by Natalia Garzón, 20C English/Creative Writing and French Studies
Being a Fox Center Undergraduate Fellow has been an inspiring experience for me this semester. Working on an Honors thesis can at times become a very solitary act for students and a lot of hours are spent doing research at the library or writing chapters and revising drafts. One of the greatest gifts the Fox Center gave me this semester was providing me with a shared office space at the center, where I felt supported and part of a greater community of scholars at Emory. There was nothing more satisfying than knowing your research and your curiosity was valued, encouraged, and echoed by others. Thanks to this fellowship I was able to spend my hours of solitude working amongst incredibly experienced and inspiring scholars who were always willing to talk about their projects and ask the right questions about mine.
In addition to spending time around inspiring scholars, I was encouraged to participate in events held by the center. One of the most enlightening experiences was attending the Faculty Response Forum one evening at the Carlos Museum. I had the opportunity to participate in roundtable discussions on some of the works-in-progress at the Center and also got to hear some of the innovative and generative questions faculty members are considering in their current research. The Faculty Response Forum not only empowered me as an Undergraduate student in making me feel welcomed and validated as
a member of a larger community of learners but also inspired me in allowing me to witness what it would be like to do research full-time. It was also at this same event that I heard about the center’s partnership with El club de Lectura in the Latin American Association and soon after, began to work closely with Keith Anthony and Aixa Pascual at the Latin American Association to establish a successful partnership for the future.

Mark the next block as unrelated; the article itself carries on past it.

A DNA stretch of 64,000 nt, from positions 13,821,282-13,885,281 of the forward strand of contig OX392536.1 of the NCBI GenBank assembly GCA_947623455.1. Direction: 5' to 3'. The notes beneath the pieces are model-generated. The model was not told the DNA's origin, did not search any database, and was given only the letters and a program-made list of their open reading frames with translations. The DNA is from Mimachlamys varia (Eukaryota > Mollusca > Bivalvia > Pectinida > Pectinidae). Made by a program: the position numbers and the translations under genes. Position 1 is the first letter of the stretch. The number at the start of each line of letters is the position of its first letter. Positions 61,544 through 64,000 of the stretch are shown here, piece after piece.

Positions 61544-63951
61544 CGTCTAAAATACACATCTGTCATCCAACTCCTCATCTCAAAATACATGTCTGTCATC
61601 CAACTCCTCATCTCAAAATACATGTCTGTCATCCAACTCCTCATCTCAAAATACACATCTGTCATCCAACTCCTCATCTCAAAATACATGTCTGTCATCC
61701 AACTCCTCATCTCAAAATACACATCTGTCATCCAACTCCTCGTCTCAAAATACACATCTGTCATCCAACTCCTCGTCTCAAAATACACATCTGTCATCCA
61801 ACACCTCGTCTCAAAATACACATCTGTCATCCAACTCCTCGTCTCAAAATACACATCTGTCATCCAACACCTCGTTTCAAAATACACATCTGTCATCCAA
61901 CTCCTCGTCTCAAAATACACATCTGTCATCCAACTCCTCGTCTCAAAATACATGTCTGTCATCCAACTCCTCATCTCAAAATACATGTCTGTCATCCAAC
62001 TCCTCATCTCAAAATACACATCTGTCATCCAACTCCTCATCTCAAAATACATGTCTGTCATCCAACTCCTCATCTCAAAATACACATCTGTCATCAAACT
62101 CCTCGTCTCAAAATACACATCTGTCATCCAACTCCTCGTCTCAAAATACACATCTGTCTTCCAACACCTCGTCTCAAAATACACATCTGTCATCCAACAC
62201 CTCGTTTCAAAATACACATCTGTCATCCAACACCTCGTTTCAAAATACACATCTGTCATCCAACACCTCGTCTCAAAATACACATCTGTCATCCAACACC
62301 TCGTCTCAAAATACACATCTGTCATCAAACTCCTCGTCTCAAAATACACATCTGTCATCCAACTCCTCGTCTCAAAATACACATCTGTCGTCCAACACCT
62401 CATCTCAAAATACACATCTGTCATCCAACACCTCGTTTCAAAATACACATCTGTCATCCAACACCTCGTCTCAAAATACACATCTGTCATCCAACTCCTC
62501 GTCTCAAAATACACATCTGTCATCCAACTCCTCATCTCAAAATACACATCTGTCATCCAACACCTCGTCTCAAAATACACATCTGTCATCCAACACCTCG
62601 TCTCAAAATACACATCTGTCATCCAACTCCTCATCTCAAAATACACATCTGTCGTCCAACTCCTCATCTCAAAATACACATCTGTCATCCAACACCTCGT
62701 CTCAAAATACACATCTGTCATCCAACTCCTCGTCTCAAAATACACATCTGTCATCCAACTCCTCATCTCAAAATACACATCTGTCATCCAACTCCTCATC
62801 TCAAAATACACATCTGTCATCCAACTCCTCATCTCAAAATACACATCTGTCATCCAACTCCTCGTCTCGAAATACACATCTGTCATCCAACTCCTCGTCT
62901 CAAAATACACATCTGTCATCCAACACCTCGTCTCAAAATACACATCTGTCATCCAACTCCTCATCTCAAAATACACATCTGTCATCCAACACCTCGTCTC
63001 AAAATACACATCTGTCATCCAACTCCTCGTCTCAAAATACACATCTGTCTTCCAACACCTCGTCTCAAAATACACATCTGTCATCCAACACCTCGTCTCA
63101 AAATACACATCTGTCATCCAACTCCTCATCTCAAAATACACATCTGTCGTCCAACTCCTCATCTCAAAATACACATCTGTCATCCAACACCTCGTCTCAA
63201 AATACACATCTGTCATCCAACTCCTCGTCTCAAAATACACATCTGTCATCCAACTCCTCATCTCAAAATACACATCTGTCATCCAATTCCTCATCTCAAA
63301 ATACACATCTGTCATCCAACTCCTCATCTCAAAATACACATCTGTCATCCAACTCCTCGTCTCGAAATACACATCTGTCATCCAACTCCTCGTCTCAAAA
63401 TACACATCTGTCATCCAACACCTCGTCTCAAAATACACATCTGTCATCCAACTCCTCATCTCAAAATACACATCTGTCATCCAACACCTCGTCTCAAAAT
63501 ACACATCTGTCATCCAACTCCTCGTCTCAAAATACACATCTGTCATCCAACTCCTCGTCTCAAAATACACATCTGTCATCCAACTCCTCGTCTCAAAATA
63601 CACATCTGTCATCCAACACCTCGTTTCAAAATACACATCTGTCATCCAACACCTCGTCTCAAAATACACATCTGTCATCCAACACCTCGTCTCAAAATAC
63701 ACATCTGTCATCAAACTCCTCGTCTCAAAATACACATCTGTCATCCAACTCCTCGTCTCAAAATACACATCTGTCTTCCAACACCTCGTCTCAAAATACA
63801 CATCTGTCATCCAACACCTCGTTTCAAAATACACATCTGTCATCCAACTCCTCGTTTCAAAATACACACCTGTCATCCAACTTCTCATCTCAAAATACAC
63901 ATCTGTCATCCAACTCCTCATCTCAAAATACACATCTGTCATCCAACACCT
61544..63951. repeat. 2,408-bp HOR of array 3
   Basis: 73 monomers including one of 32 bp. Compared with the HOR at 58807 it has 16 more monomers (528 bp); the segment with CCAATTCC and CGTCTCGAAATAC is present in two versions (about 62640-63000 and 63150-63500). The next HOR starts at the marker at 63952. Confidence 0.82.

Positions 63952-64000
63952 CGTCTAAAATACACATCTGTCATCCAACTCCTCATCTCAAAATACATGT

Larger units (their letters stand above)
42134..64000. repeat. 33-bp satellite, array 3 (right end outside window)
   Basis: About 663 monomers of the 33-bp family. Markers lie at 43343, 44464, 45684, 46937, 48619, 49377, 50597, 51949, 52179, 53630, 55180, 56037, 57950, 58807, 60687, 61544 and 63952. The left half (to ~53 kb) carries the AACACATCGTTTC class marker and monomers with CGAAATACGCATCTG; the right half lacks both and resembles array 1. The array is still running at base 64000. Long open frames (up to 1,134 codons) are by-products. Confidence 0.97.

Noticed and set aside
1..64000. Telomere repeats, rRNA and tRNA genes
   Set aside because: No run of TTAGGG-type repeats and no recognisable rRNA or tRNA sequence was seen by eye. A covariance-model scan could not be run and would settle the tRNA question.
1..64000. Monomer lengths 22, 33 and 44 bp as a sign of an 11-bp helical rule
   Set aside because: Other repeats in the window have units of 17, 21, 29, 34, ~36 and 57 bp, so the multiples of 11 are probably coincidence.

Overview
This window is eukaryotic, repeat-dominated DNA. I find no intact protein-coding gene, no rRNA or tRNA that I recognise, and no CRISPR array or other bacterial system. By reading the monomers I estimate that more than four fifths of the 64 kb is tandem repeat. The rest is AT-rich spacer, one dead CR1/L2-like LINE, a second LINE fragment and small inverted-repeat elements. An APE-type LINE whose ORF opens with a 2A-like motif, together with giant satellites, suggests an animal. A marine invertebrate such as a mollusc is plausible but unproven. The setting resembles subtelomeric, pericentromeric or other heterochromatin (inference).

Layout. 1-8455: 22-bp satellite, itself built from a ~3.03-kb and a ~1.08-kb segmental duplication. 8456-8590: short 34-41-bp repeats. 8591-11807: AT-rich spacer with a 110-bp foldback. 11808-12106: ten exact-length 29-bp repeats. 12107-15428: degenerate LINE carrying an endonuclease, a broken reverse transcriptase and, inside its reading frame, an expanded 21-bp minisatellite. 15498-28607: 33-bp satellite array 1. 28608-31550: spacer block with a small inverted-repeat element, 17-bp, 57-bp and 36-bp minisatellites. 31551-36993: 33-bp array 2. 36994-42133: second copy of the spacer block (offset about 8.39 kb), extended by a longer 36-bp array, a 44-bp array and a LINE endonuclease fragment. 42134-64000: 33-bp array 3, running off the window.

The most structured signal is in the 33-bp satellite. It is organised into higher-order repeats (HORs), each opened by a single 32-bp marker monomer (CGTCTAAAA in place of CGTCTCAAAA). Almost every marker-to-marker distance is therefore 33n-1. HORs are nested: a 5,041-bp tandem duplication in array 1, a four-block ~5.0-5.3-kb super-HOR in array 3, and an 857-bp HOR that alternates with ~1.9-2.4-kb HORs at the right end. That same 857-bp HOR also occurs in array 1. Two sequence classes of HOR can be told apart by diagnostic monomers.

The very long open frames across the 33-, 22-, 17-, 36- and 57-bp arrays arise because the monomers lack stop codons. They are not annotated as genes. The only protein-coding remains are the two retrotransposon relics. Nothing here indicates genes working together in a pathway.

In terms of my own research, the Fox Center economically supported my travels to New York City earlier this year, where I spent a weekend meeting with Catherine Cusset, the author of the coming of age novel I translated for my thesis. Meeting the author was without a doubt the most fascinating part of my research; asking her specific questions about the novel and her literary ambitions motivated me to continue writing and translating. The opportunity of getting to know her and walk around the city with her confirmed how incredible conducting research can be and corroborated the impact institutional support can have in facilitating important networks within academia.
Overall, this fellowship has empowered me and given me multiple platforms of support in order for me to feel validated, encouraged, and inspired to continue my work as a scholar. I couldn’t be more grateful and honored to belong to the Fox Center and can’t wait to reconnect in the future with the people that have been so special to me this semester.
Natalia Garzón is a senior majoring in English/Creative Writing and French Studies. Her thesis is a Spanish literay translation of Une éducation catholique, a coming-of-age novel written by the french author Catherine Cusset. In addition to her translation of three key excerpts of the novel, as well as their critical analysis, she formulates her own translation theory, drawing from the works of Lawrence Venuti, Carol Maier, and Alison Phipps. Natalia’s thesis explores the ways in which Cusset’s novel in translation will challenge and nuance contemporary conversations of sexuality, female desire, and religion for hispanophone audiences. Her project considers the exigency of this literary translation and most importantly, highlights the need for nuanced female voices in coming-of-age novels.